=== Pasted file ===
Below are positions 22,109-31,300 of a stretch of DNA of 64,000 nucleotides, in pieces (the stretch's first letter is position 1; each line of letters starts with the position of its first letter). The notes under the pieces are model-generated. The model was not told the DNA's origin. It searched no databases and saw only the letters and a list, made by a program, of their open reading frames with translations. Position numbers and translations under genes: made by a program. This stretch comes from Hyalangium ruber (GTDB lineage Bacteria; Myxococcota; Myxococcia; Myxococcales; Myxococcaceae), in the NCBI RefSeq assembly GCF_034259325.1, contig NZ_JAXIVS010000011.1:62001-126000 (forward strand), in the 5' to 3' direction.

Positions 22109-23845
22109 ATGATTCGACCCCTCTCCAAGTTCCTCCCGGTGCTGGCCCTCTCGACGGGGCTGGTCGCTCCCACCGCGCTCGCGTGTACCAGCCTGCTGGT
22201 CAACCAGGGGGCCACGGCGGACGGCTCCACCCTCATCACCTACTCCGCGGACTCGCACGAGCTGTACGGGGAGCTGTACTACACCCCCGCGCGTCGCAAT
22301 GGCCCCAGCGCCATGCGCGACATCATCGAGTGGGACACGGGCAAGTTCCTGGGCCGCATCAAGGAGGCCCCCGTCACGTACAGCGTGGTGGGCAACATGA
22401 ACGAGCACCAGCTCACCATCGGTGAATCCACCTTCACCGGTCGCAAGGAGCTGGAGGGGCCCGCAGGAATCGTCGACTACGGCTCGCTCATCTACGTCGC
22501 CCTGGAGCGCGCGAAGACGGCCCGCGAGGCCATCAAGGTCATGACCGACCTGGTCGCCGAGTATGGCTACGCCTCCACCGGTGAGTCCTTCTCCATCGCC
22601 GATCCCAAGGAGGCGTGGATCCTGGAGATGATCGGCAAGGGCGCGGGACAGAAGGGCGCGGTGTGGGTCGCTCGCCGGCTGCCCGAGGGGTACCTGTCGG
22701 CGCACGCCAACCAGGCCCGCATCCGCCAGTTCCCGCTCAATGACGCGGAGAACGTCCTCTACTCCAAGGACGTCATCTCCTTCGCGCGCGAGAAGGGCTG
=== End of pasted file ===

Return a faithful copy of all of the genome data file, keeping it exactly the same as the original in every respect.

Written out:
Below are positions 22,109-31,300 of a stretch of DNA of 64,000 nucleotides, in pieces (the stretch's first letter is position 1; each line of letters starts with the position of its first letter). The notes under the pieces are model-generated. The model was not told the DNA's origin. It searched no databases and saw only the letters and a list, made by a program, of their open reading frames with translations. Position numbers and translations under genes: made by a program. This stretch comes from Hyalangium ruber (GTDB lineage Bacteria; Myxococcota; Myxococcia; Myxococcales; Myxococcaceae), in the NCBI RefSeq assembly GCF_034259325.1, contig NZ_JAXIVS010000011.1:62001-126000 (forward strand), in the 5' to 3' direction.

Positions 22109-23845
22109 ATGATTCGACCCCTCTCCAAGTTCCTCCCGGTGCTGGCCCTCTCGACGGGGCTGGTCGCTCCCACCGCGCTCGCGTGTACCAGCCTGCTGGT
22201 CAACCAGGGGGCCACGGCGGACGGCTCCACCCTCATCACCTACTCCGCGGACTCGCACGAGCTGTACGGGGAGCTGTACTACACCCCCGCGCGTCGCAAT
22301 GGCCCCAGCGCCATGCGCGACATCATCGAGTGGGACACGGGCAAGTTCCTGGGCCGCATCAAGGAGGCCCCCGTCACGTACAGCGTGGTGGGCAACATGA
22401 ACGAGCACCAGCTCACCATCGGTGAATCCACCTTCACCGGTCGCAAGGAGCTGGAGGGGCCCGCAGGAATCGTCGACTACGGCTCGCTCATCTACGTCGC
22501 CCTGGAGCGCGCGAAGACGGCCCGCGAGGCCATCAAGGTCATGACCGACCTGGTCGCCGAGTATGGCTACGCCTCCACCGGTGAGTCCTTCTCCATCGCC
22601 GATCCCAAGGAGGCGTGGATCCTGGAGATGATCGGCAAGGGCGCGGGACAGAAGGGCGCGGTGTGGGTCGCTCGCCGGCTGCCCGAGGGGTACCTGTCGG
22701 CGCACGCCAACCAGGCCCGCATCCGCCAGTTCCCGCTCAATGACGCGGAGAACGTCCTCTACTCCAAGGACGTCATCTCCTTCGCGCGCGAGAAGGGCTG